Category: Blog Posts

If We Want Healing, Commit to Struggling Together

Forty-five years ago this month, theologian and ecumenist Robert McAfee Brown gave a brilliant speech at the opening of the World Council of Churches Assembly in Nairobi, Kenya. His address was a tuning fork for the Assembly. I recently reread the speech and an article published a year before on the same topic. Both the […]

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A Leap of Faith in God’s Time

On November 2, I am trying to pay attention primarily to my faith commitments regarding my and our time in the universe. Who am I, who are we, what am I/we here to do? Why is there something and not nothing? In the big picture, does this moment matter? I am going to use “we” […]

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Come November 4, Consider What Did Not Change

At home, we recently watched the staged reprise of “Hartsfield Landing,” an episode of The West Wing, featuring most of the original cast. At the outset of the story, President Joshua Bartlet returned from a peacemaking trip regarding India and Kashmir, bearing rare chessboards as gifts to some of his staff. While he played chess […]

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Literalism, Originalism, and Dynamic Communities

 “In the very first question put to her in Day 2 of her Supreme Court confirmation hearings, Judge Amy Coney Barrett was asked to define, ‘in English,’ the meaning of the legal concept of originalism. ‘“In English that means that I interpret the Constitution as a law,’ she said, ‘and that I interpret its text […]

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Oblivion Is Not the Answer

If you type the word “obliviate” into your search engine, the first references are to the charm in the Harry Potter books that causes an individual to forget. For example, Hermione used the obliviate charm to erase her existence from her parents’ memories in order to protect her family in case the Death Eaters paid […]

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The Good, the Bad, and the Ugly of Doing Theology in Public

If you want to know the range of what kinds of public theology residents of the U.S. are doing, we live in a glorious time! Here are a few examples of theologizing I see around us, mostly around COVID-19 and the president—a little good, a lot bad, and some really ugly. The president’s recent diagnosis, […]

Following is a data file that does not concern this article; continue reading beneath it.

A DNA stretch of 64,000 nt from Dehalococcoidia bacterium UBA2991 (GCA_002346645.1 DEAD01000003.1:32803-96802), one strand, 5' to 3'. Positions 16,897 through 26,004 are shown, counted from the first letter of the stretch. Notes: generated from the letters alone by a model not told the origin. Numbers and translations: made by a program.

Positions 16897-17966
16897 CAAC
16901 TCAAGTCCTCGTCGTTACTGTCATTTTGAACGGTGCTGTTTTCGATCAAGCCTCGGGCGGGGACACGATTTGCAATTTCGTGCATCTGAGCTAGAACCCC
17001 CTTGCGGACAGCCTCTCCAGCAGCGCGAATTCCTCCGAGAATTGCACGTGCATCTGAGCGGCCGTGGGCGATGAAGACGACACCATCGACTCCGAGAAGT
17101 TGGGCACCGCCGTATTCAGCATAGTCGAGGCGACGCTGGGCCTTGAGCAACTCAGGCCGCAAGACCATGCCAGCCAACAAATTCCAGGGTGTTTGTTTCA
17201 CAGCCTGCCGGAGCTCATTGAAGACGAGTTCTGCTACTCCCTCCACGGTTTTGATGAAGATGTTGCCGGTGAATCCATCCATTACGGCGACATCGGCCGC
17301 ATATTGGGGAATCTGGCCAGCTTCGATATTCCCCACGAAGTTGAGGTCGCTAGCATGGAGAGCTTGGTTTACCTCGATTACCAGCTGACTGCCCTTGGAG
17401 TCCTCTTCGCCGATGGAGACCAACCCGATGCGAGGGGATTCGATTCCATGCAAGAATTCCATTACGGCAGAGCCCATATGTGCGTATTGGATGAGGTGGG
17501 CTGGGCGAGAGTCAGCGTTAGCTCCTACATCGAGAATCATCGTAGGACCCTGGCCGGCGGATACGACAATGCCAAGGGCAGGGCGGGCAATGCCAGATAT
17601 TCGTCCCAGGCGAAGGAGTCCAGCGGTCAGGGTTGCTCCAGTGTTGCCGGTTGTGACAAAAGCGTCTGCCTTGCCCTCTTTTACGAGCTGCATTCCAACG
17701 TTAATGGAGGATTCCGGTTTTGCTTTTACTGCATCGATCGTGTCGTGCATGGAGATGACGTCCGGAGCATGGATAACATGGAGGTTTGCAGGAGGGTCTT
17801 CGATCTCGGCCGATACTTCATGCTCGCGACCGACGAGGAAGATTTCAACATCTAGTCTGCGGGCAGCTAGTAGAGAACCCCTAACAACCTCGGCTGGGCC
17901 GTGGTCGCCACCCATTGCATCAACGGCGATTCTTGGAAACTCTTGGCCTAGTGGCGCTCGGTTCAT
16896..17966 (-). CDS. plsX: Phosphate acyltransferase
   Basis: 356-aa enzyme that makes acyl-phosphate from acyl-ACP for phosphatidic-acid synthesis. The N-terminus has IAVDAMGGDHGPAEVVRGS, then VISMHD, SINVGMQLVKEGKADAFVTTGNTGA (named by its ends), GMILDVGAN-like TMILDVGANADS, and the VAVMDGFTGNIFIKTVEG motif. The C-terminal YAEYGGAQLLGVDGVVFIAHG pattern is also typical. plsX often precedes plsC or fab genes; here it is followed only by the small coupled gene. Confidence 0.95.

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Question Not the Beliefs but the Therefores

The Constitution protects the freedom of religious believing. Citizens should be tolerant of other’s beliefs. The government cannot be used as a tool for heresy hunting or for burning an alleged heretic at the stake—figuratively or literally. Yes, there have been seasons in our history where there was deep suspicion of Catholic candidates for office, […]

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1619 Plus 1776 Plus 1830 Equals What?

Teach your history in church. It may be one of the most subversive actions a congregation can take. America needs a better story. Nearly everyone agrees on that. What that story should be: now, that’s where things get interesting, and potentially as divisive as the Civil War. The President and allies are massing their power […]

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A Capitalist, a Democrat, and a Right-wing Christian Walk into a Bar

Several spiritualities conflict in the United States. Among the most prominent, sometimes doing battle and often shaping each other, are capitalism, democracy, and Christianity in its incarnation as the Christian Right. Every society has a spirit and, therefore, a spirituality. By spirituality, I mean a set of beliefs and practices that orient persons and communities […]

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Mr. Smith’s Washington, without Destructive Religion

Last week, I took an afternoon to watch Frank Capra’s classic film, Mr. Smith Goes to Washington. It was a treat! What I saw in this 1939 film was both familiar and foreign, and the absence of religion from the film was among the most striking differences. To recap the film (I’d say “spoiler alert,” […]

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